Wow, what a difference two weeks can make in the Bakken. At this rate, SM will have their costs down to $4 million, as long as they don't frack at all. Smile. 

Original Post: November 2, 2011

From Newfield's conference call regarding fracking:
Well, I think, first of all, I guess I would take issue with your comment on the well cost. We've put ourself out and compared our drilling curves and our costs against all the operators in the area. In each of the areas that we're active, I can tell you that we're very competitive as far as the wells that we're drilling. I will tell you that all our wells this year are proportionally much higher as a result of drilling the 1,000-foot laterals [sic]. Last year and even today, we can back off and drill a 4,000- to 5,000-foot lateral in the neighborhood of $7 million. Earlier this year, we were in an 8.5 to 9.3 environment. And we've seen that number go up to 11. Now the lateral lengths that we have today are between 9,000 and 10,000 feet. And I can tell you in the $11 million, there is some element of trouble cost that are built into that, that are a reflection of what we've seen in 2011. Now many of the costs that you historically see don't have trouble cost built into them. And in the environment that we're currently drilling today, you are far more likely to see increasing costs associated with that area than you are in areas where the rig count is much low. So that is a fully-loaded facilities, trouble cost, as well as drilling complete. Now as we look forward and you see some of the contracts that you have in place for stimulation services roll-off, and you see the basin moderate or more services come in, I fully expect that number will back off. But I'd be naive in thinking that if we would be seeing a $9 million well cost anytime soon.
From MRO:
We're basically targeting now between $8 million and $8.5 million per well. I would say that we have fixed contracts for our drilling and the 10 fracs a month that we have contracted. And so we're not as exposed to further upward pressure on the inflation side. Most of what we've seen in terms of driving our cost up have been the fact that we're now putting 30-stage kit in the ground, and all of our wells next year will be 30-stage frac jobs.
From Whiting:

Our well economics continue to remain robust. From January 2009 through September 30, 2011, we completed 115 Bakken wells with an average first six months production of 97,000 BOE. This average is 13,000 BOE higher than the second ranked Bakken operator and 50,000 BOE better than the average of the next 20 operators. We are currently drilling and completing wells in the Sanish field for approximately $6.0 million. Outside of Sanish, in other North Dakota areas, our completed well costs are currently running between $6.0 and $8.0 million and declining as we move into development mode. [These are all long laterals; short laterals used to cost as much as $6.0 million. Also, note: SLB expects fracking costs to decrease over time.]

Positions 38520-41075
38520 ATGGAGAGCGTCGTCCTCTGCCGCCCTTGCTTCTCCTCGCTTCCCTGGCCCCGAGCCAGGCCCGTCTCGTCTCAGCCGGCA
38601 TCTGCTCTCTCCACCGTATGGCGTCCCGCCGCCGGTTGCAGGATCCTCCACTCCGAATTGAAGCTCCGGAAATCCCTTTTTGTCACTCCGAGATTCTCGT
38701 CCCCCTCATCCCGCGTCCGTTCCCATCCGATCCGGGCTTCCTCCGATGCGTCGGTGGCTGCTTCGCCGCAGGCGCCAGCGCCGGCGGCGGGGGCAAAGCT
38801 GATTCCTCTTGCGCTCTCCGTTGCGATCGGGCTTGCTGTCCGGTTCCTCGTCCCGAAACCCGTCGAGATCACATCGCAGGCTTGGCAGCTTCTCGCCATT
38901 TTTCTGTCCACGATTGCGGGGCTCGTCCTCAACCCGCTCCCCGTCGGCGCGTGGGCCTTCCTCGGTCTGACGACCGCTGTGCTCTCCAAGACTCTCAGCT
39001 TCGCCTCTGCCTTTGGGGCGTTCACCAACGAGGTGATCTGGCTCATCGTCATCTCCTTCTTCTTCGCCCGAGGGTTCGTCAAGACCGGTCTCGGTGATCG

From EOG:
"I (Mark Papa) had noted that on a few other competitors' earnings calls, they were talking about well costs in the Bakken for long laterals that I believe the numbers that were quoted are somewhere between $10 million and $12 million a well. Our well costs up there for a long lateral, 10,000 foot lateral, are more like $8.2 million to $8.3 million. So I can see where some people might have some pretty skinny economics if you're spending $10 million plus on these kind of wells."
From Schlulmberger:
In the Reservoir Production Group, deployment of HiWAY technology in the pressure pumping market continues to grow. In North America, the number of customers using HiWAY had grown from 2 only a year ago to more than 20 today, and we completed over 800 stages during the quarter in this market alone. HiWAY continues to deliver higher gas and liquid production, while using significantly less water and proppant compared to conventional fracturing systems. This provides us with significant pricing and cost leverage versus our competitors, a factor that will become even more important when the North America pressure pumping market eventually become saturated with hydraulic horsepower. I would also add that HiWAY is starting to gain momentum in the international markets, including Russia, North Africa and the Middle East.[Translation: pressure pumping market --> fracking; fracking will get more competitive over time; generally competition keeps pressure on prices.]

1,400 Leases in the Gulf of Mexico Extended -- Good News for Shareholders

Link here.
U.S. officials have extended oil-drilling leases for the vast majority of companies that say their work in the Gulf of Mexico was disrupted by the Deepwater Horizon oil spill or the temporary drilling ban that followed the spill.

President Barack Obama announced in May that his administration would grant one-year extensions to certain companies operating in the deep waters of the Gulf. The goal was to give oil companies additional time to drill on their offshore leases following a moratorium on deepwater activity that lasted from May to October 2010.
More than 97% of the lease-extension requests received so far--or 1,381 of 1,413 applications -- had been approved.